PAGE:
GAATCTTCA
LCW0401_063_GFP-GSGGEPSESGSSGSEGSSGGTTCTGGTGGTGAACCGTCCGAATCTGGTAGC
N_H05.ab1GPGESSGSEGSSGPGESSTCAGGTAGCGAAGGTTCTTCTGGTCCTGGCGAG
TCTTCAGGTAGCGAAGGTTCTTCTGGTCCTGGT
GAATCTTCA
LCW0401_066_GFP-GSGGEPSESGSSGSSESGGGTTCTGGTGGCGAACCATCCGAGTCTGGTAGC
N_B06.ab1SSEGGPGSGGEPSESGSSTCAGGTTCTTCCGAAAGCGGTTCTTCCGAAGGC
GGTCCAGGTTCTGGTGGTGAACCGTCCGAATCT
GGTAGCTCA
LCW0401_067_GFP-GSGGEPSESGSSGESPGGGGTTCCGGTGGCGAACCTTCCGAATCTGGTAGC
N_C06.ab1SSGSESGESPGGSSGSESTCAGGTGAATCTCCGGGTGGTTCTAGCGGTTCC
GAATCAGGTGAATCTCCAGGTGGTTCTAGCGGT
TCCGAATCA
LCW0401_069_GFP-GSGGEPSESGSSGSGGEPGGTTCCGGTGGTGAACCATCTGAGTCTGGTAGC
N_D06.ab1SESGSSGESPGGSSGSESTCAGGTTCCGGTGGCGAACCGTCCGAGTCTGGT
AGCTCAGGTGAATCTCCGGGTGGTTCCAGCGGT
TCCGAATCA
LCW0401_070_GFP-GSEGSSGPGESSGSSESGGGTAGCGAAGGTTCTTCTGGTCCGGGCGAATCC
N_E06.ab1SSEGGPGSEGSSGPGESSTCAGGTTCCTCCGAAAGCGGTTCTTCCGAAGGT
GGTCCAGGTAGCGAAGGTTCTTCCGGTCCTGGT
GAATCTTCA
LCW0401_078_GFP-GSSESGSSEGGPGESPGGGGTTCCTCTGAAAGCGGTTCTTCTGAAGGCGGT
N_F06.ab1SSGSESGESPGGSSGSESCCAGGTGAATCTCCGGGTGGCTCCAGCGGTTCT
GAATCAGGTGAATCTCCTGGTGGCTCCAGCGGT
TCCGAGTCA
LCW0401_079_GFP-GSEGSSGPGESSGSEGSSGGTAGCGAAGGTTCTTCTGGTCCAGGCGAGTCT
N_G06.ab1GPGESSGSGGEPSESGSSTCAGGTAGCGAAGGTTCTTCCGGTCCTGGCGAG
TCTTCAGGTTCCGGTGGCGAACCGTCCGAATCT
GGTAGCTCA

Example 2: Construction of XTEN_AE36 Segments

A codon library encoding XTEN sequences of 36 amino acid length was constructed. The XTEN sequence was designated XTEN_AE36. Its segments have the amino acid sequence [X]3 where X is a 12mer peptide with the sequence: GSPAGSPTSTEE, GSEPATSGSE TP, GTSESA TPESGP, or GTSTEPSEGSAP. The insert was obtained by annealing the following pairs of phosphorylated synthetic oligonucleotide pairs:

AE1for: AGGTAGCCCDGCWGGYTCTCCDACYTCYACYGARGA
AE1rev: ACCTTCYTCRGTRGARGTHGGAGARCCWGCHGGGCT
AE2for: AGGTAGCGAACCKGCWACYTCYGGYTCTGARACYCC
AE2rev: ACCTGGRGTYTCAGARCCRGARGTWGCMGGTTCGCT
AE3for: AGGTACYTCTGAAAGCGCWACYCCKGARTCYGGYCC
AE3rev: ACCTGGRCCRGAYTCMGGRGTWGCGCTTTCAGARGT
AE4for: AGGTACYTCTACYGAACCKTCYGARGGYAGCGCWCC
AE4rev: ACCTGGWGCGCTRCCYTCRGAMGGTTCRGTAGARGT

We also annealed the phosphorylated oligonucleotide 3KpnIstopperFor: AGGTTCGTCTTCACTCGAGGGTAC and the non-phosphorylated oligonucleotide pr_3 KpnIstopperRev: CCTCGAGTGAAGACGA. The annealed oligonucleotide pairs were ligated, which resulted in a mixture of products with varying length that represents the varying number of 12mer repeats ligated to one BbsI/KpnI segment. The products corresponding to the length of 36 amino acids were isolated from the mixture by preparative agarose gel electrophoresis and ligated into the BsaI/KpnI digested stuffer vector pCW0359. Most of the clones in the resulting library designated LCW0402 showed green fluorescence after induction which shows that the sequence of XTEN_AE36 had been ligated in frame with the GFP gene and most sequences of XTEN_AE36 show good expression.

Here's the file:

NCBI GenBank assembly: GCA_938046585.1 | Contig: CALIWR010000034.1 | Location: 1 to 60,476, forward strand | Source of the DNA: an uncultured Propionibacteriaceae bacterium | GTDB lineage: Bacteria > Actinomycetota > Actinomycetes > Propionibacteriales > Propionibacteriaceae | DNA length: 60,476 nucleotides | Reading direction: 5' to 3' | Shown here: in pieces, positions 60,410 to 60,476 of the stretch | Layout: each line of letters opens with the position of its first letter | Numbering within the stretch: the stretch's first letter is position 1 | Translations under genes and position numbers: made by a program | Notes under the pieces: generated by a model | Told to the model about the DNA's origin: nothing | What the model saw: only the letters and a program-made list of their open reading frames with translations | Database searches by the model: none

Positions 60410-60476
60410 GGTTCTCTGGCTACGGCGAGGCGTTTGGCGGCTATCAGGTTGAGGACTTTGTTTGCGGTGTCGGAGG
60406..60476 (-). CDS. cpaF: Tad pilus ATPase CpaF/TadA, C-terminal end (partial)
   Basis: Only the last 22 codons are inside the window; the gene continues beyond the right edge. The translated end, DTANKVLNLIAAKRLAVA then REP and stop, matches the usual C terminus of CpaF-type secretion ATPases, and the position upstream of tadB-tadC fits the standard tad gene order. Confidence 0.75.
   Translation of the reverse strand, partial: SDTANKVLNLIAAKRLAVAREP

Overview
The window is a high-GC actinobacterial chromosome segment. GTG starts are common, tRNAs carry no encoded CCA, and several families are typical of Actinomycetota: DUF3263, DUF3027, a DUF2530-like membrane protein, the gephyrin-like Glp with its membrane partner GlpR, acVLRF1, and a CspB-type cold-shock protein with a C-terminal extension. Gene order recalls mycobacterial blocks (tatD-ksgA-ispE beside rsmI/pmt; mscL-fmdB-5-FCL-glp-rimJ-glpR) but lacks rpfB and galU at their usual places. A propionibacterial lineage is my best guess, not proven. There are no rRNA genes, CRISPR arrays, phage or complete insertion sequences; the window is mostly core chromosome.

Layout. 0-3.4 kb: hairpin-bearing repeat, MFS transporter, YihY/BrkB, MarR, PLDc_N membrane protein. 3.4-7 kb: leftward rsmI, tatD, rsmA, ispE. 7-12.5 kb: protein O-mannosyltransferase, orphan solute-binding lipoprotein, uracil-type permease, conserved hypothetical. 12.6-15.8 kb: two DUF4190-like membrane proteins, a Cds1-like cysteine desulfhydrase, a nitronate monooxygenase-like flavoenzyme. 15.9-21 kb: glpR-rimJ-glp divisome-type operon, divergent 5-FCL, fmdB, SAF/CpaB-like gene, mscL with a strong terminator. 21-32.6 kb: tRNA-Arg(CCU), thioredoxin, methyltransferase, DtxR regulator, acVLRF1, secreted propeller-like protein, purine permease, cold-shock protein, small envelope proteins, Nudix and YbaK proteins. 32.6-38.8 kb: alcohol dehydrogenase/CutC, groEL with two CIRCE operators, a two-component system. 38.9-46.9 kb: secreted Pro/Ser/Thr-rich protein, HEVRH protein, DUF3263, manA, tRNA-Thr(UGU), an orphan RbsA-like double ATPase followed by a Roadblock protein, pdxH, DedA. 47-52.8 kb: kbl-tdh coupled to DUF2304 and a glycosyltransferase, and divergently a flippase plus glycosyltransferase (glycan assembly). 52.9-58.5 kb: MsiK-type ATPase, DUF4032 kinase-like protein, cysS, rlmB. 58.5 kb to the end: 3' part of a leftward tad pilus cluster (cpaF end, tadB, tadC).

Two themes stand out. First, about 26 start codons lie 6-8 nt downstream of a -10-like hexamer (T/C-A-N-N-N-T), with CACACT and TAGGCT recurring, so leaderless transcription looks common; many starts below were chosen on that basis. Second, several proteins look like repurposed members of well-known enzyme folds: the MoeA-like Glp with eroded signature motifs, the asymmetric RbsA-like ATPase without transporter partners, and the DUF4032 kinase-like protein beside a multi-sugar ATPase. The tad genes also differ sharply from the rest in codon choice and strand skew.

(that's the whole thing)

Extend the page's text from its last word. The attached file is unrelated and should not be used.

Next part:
We screened 96 isolates from library LCW0402 for high level of fluorescence by stamping them onto agar plate containing IPTG. The same isolates were evaluated by PCR and 48 isolates were identified that contained segments with 36 amino acids as well as strong fluorescence. These isolates were sequenced and 37 clones were identified that contained correct XTEN_AE36 segments. The file names of the nucleotide and amino acid constructs for these segments are listed in Table 9.

TABLE 9
DNA and Amino Acid Sequences for 36-mer motifs
File nameAmino acid sequenceNucleotide sequence
LCW0402_002_GFP-GSPAGSPTSTEEGTSEGGTAGCCCGGCAGGCTCTCCGACCTCTACTGAGGAA
N_A07.ab1SATPESGPGTSTEPSEGGTACTTCTGAAAGCGCAACCCCGGAGTCCGGCCCA
GSAPGGTACCTCTACCGAACCGTCTGAGGGCAGCGCACCA
LCW0402_003_GFP-GTSTEPSEGSAPGTSTGGTACTTCTACCGAACCGTCCGAAGGCAGCGCTCCA
N_B07.ab1EPSEGSAPGTSTEPSEGGTACCTCTACTGAACCTTCCGAGGGCAGCGCTCCA
GSAPGGTACCTCTACCGAACCTTCTGAAGGTAGCGCACCA
LCW0402_004_GFP-GTSTEPSEGSAPGTSEGGTACCTCTACCGAACCGTCTGAAGGTAGCGCACCA
N_C07.ab1SATPESGPGTSESATPGGTACCTCTGAAAGCGCAACTCCTGAGTCCGGTCCA
ESGPGGTACTTCTGAAAGCGCAACCCCGGAGTCTGGCCCA
LCW0402_005_GFP-GTSTEPSEGSAPGTSEGGTACTTCTACTGAACCGTCTGAAGGTAGCGCACCA
N_D07.ab1SATPESGPGTSESATPGGTACTTCTGAAAGCGCAACCCCGGAATCCGGCCCA
ESGPGGTACCTCTGAAAGCGCAACCCCGGAGTCCGGCCCA
LCW0402_006_GFP-GSEPATSGSETPGTSEGGTAGCGAACCGGCAACCTCCGGCTCTGAAACCCCA
N_E07.ab1SATPESGPGSPAGSPTGGTACCTCTGAAAGCGCTACTCCTGAATCCGGCCCA
STEEGGTAGCCCGGCAGGTTCTCCGACTTCCACTGAGGAA
LCW0402_008_GFP-GTSESATPESGPGSEPGGTACTTCTGAAAGCGCAACCCCTGAATCCGGTCCA
N_F07.ab1ATSGSETPGTSTEPSEGGTAGCGAACCGGCTACTTCTGGCTCTGAGACTCCA
GSAPGGTACTTCTACCGAACCGTCCGAAGGTAGCGCACCA
LCW0402_009_GFP-GSPAGSPTSTEEGSPAGGTAGCCCGGCTGGCTCTCCAACCTCCACTGAGGAA
N_G07.ab1GSPTSTEEGSEPATSGGGTAGCCCGGCTGGCTCTCCAACCTCCACTGAAGAA
SETPGGTAGCGAACCGGCTACCTCCGGCTCTGAAACTCCA
LCW0402_011_GFP-GSPAGSPTSTEEGTSEGGTAGCCCGGCTGGCTCTCCTACCTCTACTGAGGAA
N_A08.ab1SATPESGPGTSTEPSEGGTACTTCTGAAAGCGCTACTCCTGAGTCTGGTCCA
GSAPGGTACCTCTACTGAACCGTCCGAAGGTAGCGCTCCA
LCW0402_012_GFP-GSPAGSPTSTEEGSPAGGTAGCCCTGCTGGCTCTCCGACTTCTACTGAGGAA